If he needs guidance or advice in his first collegiate head coaching job, Jeff Monken has expert assistance readily available.
The first-year Georgia Southern University coach is the son of a longtime high school football coach. Before he returned to the banks of Beautiful Eagle Creek, he sought the counsel of former Georgia Southern coaches Paul Johnson and Mike Sewak.
“I consulted with both of them and asked their opinion quite a bit, tell me about this, tell me about that,” Monken said. “They were both very
Monken coached under Johnson from 1997-2001 at Georgia Southern and followed the spread option mastermind to Navy and then to Georgia Tech. Sewak was offensive line coach during Johnson’s tenure at Georgia Southern before being promoted to the top spot. Sewak also joined Johnson’s staff at Tech and is co-offensive line coach there now.
While he asked their advice about the situation at Georgia Southern, Monken wasn’t sure just what he would hear from Johnson and Sewak.
“I was thinking maybe one of them would talk me out of it,” he said. “They both said it’s a great job and you’ve got a chance to win there. I’ve always wanted to be a head coach. I figured out I wanted the job.”
Monken also has called upon Johnson and Sewak, asking their advice on how to handle various things that crop up for a head coach.
“And they’ve been very helpful,” he said. “I’ve continued to call them and ask them.”
Monken, Johnson and Sewak were on the offensive staff together at Hawaii, before Monken eventually moved to Buffalo and Sewak went to Ohio University. Johnson brought them back together after he was named head coach at GSU in late 1996.
In five years as head coach at Georgia Southern, Johnson was 62-10, with two national championships and a national runner-up finish. Sewak was head coach for the four subsequent seasons, posting a 35-14 mark and a national semifinal finish. During that span, the Eagles made the then I-AA playoffs.
But when Sewak was dismissed, the Eagles got away from their vaunted and familiar triple option offense. Since then, Georgia Southern is 21-23 with no playoff appearances.
“I know the expectations in Statesboro,” Monken said. “I know the tradition and the history. I’m trying my best not to concern myself with how many games we’ll win or how fast we’ll win a championship. I don’t know if we’ll win a championship. I don’t know if we’ll win a game next year.”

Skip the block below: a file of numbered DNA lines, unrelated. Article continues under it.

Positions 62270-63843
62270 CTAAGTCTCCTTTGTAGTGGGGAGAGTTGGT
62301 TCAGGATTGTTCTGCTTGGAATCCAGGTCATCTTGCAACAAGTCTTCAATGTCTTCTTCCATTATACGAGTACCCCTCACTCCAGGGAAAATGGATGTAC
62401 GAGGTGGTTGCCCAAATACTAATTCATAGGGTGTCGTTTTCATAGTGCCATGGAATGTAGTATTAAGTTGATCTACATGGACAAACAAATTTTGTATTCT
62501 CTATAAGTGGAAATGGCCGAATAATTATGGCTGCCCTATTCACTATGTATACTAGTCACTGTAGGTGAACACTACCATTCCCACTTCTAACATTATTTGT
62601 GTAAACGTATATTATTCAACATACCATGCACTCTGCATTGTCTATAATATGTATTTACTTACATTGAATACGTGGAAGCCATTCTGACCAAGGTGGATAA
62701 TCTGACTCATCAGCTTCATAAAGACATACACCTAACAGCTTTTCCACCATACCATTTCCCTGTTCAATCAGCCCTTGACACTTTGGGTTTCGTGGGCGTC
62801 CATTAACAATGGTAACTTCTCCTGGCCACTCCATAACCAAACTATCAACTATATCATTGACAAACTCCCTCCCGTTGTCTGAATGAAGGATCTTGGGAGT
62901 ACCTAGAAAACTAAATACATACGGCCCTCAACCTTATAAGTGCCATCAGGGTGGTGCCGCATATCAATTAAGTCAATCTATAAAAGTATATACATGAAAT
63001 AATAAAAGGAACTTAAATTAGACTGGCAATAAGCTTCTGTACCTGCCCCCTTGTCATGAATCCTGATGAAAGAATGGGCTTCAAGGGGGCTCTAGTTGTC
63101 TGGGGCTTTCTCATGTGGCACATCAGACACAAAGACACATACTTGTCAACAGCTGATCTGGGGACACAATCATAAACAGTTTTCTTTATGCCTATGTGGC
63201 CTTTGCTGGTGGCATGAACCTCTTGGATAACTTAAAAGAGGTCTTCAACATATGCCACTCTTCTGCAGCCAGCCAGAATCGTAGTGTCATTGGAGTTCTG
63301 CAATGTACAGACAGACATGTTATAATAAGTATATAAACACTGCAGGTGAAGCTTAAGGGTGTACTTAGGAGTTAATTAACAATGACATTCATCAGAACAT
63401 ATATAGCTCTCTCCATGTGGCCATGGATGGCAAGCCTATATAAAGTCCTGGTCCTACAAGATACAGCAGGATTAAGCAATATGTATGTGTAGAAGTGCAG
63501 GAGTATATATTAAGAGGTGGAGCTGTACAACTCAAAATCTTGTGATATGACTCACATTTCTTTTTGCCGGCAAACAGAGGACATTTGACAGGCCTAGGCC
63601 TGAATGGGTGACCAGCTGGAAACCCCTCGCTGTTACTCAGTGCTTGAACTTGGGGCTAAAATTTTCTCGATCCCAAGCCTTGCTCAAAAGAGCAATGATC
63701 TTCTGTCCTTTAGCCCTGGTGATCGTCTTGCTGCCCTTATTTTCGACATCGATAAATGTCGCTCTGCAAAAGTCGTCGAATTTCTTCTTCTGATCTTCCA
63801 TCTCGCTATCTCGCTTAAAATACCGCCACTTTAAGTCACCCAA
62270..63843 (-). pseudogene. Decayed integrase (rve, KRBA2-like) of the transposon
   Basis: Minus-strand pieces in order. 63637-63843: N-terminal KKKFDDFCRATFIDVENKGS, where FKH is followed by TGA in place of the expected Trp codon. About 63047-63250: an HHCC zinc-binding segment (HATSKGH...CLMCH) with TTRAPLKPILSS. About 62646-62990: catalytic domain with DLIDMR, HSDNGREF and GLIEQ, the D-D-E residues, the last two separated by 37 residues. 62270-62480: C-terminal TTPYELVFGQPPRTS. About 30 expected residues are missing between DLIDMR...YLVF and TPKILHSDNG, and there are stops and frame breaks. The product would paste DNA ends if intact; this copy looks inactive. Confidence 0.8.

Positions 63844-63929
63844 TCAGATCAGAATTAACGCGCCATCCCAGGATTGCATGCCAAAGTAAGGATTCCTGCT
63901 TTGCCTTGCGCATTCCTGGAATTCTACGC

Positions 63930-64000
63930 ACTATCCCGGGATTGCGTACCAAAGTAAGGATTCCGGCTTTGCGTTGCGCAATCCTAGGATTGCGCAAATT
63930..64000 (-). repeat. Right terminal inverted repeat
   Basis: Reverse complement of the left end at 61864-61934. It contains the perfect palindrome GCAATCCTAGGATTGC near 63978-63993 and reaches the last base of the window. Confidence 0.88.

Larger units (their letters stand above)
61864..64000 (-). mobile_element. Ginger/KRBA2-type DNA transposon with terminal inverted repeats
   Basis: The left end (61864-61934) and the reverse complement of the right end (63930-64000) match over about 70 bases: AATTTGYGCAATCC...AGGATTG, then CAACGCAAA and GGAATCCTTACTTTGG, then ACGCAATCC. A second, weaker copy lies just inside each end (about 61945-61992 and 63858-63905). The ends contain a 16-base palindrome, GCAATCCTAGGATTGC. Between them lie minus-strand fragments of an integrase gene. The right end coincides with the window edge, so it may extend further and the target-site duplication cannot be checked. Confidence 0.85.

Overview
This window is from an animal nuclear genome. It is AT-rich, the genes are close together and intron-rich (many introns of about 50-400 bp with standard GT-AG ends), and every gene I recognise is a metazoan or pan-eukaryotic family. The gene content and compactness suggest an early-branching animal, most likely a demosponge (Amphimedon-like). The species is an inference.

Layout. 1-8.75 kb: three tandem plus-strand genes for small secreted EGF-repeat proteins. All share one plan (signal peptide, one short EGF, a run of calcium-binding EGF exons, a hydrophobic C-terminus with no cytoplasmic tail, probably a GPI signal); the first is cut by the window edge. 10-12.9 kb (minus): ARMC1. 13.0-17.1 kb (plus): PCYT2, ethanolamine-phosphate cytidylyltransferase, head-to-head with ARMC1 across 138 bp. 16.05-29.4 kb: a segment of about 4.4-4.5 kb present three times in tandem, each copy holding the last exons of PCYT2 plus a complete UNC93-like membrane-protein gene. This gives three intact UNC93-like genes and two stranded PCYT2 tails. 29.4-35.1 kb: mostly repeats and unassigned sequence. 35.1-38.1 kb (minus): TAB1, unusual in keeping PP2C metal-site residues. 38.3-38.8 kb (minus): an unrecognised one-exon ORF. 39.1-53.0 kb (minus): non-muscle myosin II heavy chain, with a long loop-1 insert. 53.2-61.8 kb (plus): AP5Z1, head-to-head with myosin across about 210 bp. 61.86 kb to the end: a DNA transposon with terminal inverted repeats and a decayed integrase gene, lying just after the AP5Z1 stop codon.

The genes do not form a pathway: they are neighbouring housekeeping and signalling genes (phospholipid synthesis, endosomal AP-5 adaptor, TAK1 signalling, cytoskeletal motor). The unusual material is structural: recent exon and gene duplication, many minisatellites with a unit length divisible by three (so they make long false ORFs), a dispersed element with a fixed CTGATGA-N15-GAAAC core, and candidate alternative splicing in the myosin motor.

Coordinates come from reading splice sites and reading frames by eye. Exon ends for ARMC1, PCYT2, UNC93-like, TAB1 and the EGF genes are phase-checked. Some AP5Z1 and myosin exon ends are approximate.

That led to Monken’s hire last November. The longtime assistant carries with him a strong recommendation from Johnson.
“I think Jeff feels like he’s been ready,” Johnson said. “He’s excited to have the job. I’m happy for him. It’s something he’s wanted to do. I think he’ll do a good job.”
Monken had been slotbacks and special teams coach for Johnson at GSU, Navy and Tech. Georgia Southern was Johnson’s first college head coaching job, too, after a successful career as an assistant. Johnson was offensive coordinator — he implemented Georgia Southern’s signature option offense — for the first two of the Eagles’ six national championships.
“I told him that at one time it was probably the best I-AA job in the country,” Johnson said what he told Monken. “They’ve got stuff in place they should be good. They’ve got no reason to lose there.”
In the last four season, the Eagles have had two of the three losing seasons they’ve recorded since the program was restarted nearly 28 years ago. It’s also 10 years since the last national championship. It’s also been six seasons since Southern has won at least a share of the Southern Conference title. In that span, SoCon rival Appalachian State has won three national championships.
Monken isn’t conceding the league title to any of his competitors, even with the rebuilding task ahead of him.
“I’m going to coach our guys like it’s our championship to lose,” he said. “You have to coach that way. Our expectations are at the highest level. We’re not going to be satisfied with anything less.”